The previous blog post covered a number of KPIs entrepreneurs should be tracking. The following represent some additional ones.
Customer acquisition costs (CAC)
The customer acquisition cost is simply how much it costs to acquire a customer. There can be a couple of variations here, as some calculate costs purely on the straight marketing cost, whereas others include attributed overhead as well, e.g. total cost of sales and marketing, number of deals signed. With the latter you are essentially looking at all of the sales and marketing costs (including attributable salaries in a particular period and dividing it by the number of new customers signed up in that period).
One simple rule of thumb here relates to the level of human involvement in the process. If your product is easy to use and understand, it is possible that customers can self-serve where the sales process is essentially automated. The user clicks on a PPC advert for example, looks at a demo video, and signs up. This light touch approach keeps the CAC down.
On the other hand, if the solution is complex and you need a sales team to identify prospects who you then meet with to explain the features leading to conversions, the CAC will be significant and hence the lifetime value will need to reflect this. One thing is clear however: SaaS startups need to get a very good handle on the cost dynamic between their acquisition costs and life time value to ensure the business model is commercially viable.
How do you lower your CAC?
There are a number of ways to address this, including:
1. Product design. if the service is one that the user can understand and self serve the cost is dramatically lower than one requiring human intervention.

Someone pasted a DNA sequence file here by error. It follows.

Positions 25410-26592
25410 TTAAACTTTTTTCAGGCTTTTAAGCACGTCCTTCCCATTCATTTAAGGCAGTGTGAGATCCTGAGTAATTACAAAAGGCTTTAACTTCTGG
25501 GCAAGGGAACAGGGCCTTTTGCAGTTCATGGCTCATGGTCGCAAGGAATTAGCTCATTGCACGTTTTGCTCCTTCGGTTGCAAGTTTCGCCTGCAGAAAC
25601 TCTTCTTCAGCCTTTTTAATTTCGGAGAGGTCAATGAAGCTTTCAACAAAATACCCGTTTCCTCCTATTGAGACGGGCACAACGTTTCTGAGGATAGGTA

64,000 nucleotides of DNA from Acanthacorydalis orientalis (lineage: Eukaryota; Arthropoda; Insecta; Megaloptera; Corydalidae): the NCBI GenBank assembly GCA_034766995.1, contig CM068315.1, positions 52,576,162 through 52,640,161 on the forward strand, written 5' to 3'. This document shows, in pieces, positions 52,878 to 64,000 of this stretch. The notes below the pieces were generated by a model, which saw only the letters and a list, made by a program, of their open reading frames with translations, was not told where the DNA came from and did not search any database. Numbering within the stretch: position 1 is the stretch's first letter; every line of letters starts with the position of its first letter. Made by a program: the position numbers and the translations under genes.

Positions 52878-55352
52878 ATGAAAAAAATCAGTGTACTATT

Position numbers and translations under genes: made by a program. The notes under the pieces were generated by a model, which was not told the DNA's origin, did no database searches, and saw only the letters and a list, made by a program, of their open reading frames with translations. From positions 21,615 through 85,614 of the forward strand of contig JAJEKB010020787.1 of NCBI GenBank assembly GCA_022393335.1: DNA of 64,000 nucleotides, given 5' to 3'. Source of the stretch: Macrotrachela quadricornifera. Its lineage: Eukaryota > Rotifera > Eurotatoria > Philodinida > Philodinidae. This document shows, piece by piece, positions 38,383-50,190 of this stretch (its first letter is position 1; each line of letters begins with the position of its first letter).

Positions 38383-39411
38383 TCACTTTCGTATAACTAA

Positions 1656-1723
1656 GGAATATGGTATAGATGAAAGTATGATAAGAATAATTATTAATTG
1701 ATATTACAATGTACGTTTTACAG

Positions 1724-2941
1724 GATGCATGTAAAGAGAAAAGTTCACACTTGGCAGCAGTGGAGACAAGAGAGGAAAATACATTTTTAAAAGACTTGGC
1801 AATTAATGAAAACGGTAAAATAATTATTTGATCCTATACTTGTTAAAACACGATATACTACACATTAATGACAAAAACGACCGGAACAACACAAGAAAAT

2. Improve conversions through the sales funnel. If you can improve your e-commerce conversion rate you can reduce the acquisition cost commensurately.
3. Ensuring marketing spend is tightly managed. If you can get the CAC down (and design a low-touch product) you may be able to produce a product with appeal to the broader (and sizeable) small-to-medium business market who have traditionally not been the types of customers accessing such solutions.This represents a huge opportunity.
Life time value (LTV)
The life time value of the customer is simply the revenue from the service times the number of months they continue paying. The goal is to ensure a LTV far in excess of the CAC (rule of thumb recommends a 3X ratio). The two drivers of LTV are pricing and retention, with the latter representing the primary focus for many SaaS teams.
The primary goals of a SaaS CEO is to drive customer numbers and LTV while reducing churn and customer acquisition cost.
Monthly recurring revenue (MRR)
This is one of the most important numbers to watch. It simply reflects the number of paying customers by the average paid per month.
Recurring revenue business models focus on a series of small, ongoing, subscription-based transactions. Users can consume a service or product as much as they like in an on-demand manner, as opposed to having to buy the entire offering up-front.
You’ll want the number of customers using the service to grow month over month. Hence you’ll need to ensure the numbers of new sign ups exceeds those leaving the service.
Net Promoter Score (NPS)
Word of mouth is an important source of referrals and the NPS is a simple concept which measures how much value your users are gaining from the application. There are essentially three buckets and the goal is to move as many as possible into the last bucket. The ratings are based on responses to the following question: How likely are you to recommend the service?
1. Detractors: 0-6
2. Passive: 7-8
3. Promotors: 9-10
Finally, one additional concept to be aware of is cohort analysis. A cohort is group of people who share a common characteristic or experience within a defined period. Cohort analysis is essentially a longitudinal study, segmenting users into groups to facilitate better analysis. The most common application would entail grouping users by months so you can compare and contrast the performance of, say, the January cohort against the March one. Given product enhancements can occur monthly, cohort analysis helps you understand whether product changes have affected behavior. One would hope the March cohort would be better behaved than the January one!